Adayo Projector Puts a Big Screen in Your Pocket

Reading Time: 5 minutes
Adayo projector
The Adayo projector on a mini tripod, with iPhone 5 for size comparison. Photo: Jonathan H. Liu

The Adayo Smartphone Projector is a pocket-sized projector currently seeking funding on Pozible. It has already hit its goal, but there are a few weeks left in the campaign in case you want to preorder one. I got a review sample on loan to try out; here’s how it works.

(New to crowdfunding? Read our primer here.)

Adayo in hand
The Adayo projector fits easily in my hand. Photo: Jonathan H. Liu

The current pledge level for a projector is $179 (plus shipping); if that level sells out, the next tier is $195. The Adayo projector is about the size of my palm, and is shaped like a large pebble. It uses an LED bulb, and the display size can go from 15 to 60 inches wide (though the larger the size, the darker you’ll need to make the room to see it). It has a built-in speaker, and can share screens using Airplay (for iOS devices), Miracast (for Android devices), HDMI cables, or MHL cables. The estimated delivery date is February, which seems pretty optimistic compared to most crowdfunding hardware projects, unless they’re already manufacturing them and just using Pozible as a preorder system.

Adayo closeup
Switches on side control power, speaker volume, and toggle between Miracast and Airplay. The back has an HDMI port and charging port. A focus dial is on the other side, and a cap reveals the projector lens. Photo: Jonathan H. Liu

Connecting the Adayo projector to my device was fairly simple–the first thing you’ll need to do is to connect it to your wifi network–you’ll connect to the Adayo’s ad hoc wifi network and adjust its settings in your browser, similar to setting up a router. Once that’s set up, a button on the side switches between Airplay and Miracast, and the projected display shows the status of the projector.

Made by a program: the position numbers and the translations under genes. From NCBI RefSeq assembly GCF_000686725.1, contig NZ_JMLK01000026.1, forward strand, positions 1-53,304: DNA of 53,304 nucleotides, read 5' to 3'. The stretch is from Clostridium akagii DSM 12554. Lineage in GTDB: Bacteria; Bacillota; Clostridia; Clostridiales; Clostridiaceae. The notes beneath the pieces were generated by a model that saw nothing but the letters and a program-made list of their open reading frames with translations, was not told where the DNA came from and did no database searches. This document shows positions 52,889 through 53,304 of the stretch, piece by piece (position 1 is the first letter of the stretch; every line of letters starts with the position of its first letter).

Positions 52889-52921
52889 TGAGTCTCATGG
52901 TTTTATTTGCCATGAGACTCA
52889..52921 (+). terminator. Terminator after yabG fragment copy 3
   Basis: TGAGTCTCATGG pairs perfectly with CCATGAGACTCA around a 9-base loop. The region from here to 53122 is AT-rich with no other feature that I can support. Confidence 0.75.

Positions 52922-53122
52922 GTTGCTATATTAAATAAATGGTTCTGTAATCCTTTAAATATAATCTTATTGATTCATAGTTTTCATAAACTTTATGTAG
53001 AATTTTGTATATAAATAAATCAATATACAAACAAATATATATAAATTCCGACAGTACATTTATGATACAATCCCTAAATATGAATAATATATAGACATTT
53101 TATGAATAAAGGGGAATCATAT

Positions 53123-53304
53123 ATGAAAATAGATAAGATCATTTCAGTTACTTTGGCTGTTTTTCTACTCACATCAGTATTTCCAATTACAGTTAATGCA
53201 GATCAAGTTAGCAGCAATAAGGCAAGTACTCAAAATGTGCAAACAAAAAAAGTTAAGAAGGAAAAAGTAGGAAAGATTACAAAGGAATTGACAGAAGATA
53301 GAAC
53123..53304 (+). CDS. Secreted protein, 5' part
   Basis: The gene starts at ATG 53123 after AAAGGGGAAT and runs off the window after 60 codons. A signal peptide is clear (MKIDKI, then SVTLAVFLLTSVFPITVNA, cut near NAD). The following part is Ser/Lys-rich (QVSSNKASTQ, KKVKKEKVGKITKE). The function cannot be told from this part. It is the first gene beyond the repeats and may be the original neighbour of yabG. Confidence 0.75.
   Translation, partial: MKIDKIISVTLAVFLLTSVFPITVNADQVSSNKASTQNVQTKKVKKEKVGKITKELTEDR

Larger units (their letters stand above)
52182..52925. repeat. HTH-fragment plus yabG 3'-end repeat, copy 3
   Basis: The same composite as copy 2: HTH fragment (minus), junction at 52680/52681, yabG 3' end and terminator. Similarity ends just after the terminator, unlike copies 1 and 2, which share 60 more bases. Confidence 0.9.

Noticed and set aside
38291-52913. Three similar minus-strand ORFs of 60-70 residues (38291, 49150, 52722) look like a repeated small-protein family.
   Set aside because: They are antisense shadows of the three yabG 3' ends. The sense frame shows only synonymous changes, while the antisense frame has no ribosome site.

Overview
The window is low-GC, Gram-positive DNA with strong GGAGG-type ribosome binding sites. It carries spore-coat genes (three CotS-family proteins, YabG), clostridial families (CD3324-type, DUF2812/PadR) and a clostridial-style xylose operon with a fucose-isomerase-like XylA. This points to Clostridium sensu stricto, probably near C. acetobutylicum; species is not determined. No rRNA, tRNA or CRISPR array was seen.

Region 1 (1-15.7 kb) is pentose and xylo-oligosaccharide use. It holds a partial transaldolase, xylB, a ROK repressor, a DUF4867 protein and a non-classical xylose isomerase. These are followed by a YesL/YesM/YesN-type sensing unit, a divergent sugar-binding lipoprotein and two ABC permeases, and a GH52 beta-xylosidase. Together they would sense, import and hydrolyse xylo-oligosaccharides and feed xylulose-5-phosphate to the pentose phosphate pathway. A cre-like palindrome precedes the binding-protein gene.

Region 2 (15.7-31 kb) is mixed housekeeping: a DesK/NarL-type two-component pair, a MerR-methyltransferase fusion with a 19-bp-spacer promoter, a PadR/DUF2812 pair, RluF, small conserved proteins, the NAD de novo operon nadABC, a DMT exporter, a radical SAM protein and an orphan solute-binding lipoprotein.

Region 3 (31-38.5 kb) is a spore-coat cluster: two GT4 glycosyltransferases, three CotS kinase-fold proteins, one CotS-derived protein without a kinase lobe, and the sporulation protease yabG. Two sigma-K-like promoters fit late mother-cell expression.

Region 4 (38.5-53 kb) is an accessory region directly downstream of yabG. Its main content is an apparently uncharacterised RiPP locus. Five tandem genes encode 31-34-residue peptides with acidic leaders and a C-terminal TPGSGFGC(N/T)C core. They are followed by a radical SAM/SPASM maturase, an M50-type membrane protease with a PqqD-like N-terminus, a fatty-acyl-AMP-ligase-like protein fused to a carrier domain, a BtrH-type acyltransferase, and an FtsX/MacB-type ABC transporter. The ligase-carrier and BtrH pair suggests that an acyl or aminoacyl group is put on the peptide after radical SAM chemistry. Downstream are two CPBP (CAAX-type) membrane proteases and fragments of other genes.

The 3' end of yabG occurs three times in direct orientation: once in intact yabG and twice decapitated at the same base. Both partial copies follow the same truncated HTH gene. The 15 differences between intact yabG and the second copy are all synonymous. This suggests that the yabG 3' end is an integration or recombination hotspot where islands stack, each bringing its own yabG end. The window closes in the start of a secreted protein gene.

Then it’s just a matter of turning on screen sharing on your device–it’ll show the Adayo as an option for the screen. Optionally, you can plug a cable directly into the back of the projector–this should work for HDMI devices as well as compatible Android devices.

Adayo with iMac
Using Airplay with my iMac lets me set up a second screen. It’s visible with the lights on at night, but gets washed out in daylight. Photo: Jonathan H. Liu

I mostly tested it out with my iPhone, though I also used my wife’s Samsung Galaxy and a Galaxy Note tablet to see how it worked with an Android phone. I even tried using it with my iMac, and discovered I could set it up as a secondary display. (My main issue there is that I don’t have a lot of extra wall space nearby.)

Adayo Marvel
Playing Marvel Contest of Champions with a big screen is fun, but only in the dark. (Note: blurriness is from my camera, not the projector.) Photo: Jonathan H. Liu

The image is pretty impressive. I haven’t had occasion to use a lot of projectors, but it’s cool to have a huge screen coming from something that fits in my pocket–granted, that portability means that you can’t make it really large without losing brightness, but at 20″ or so you can still see it pretty well with the lights on.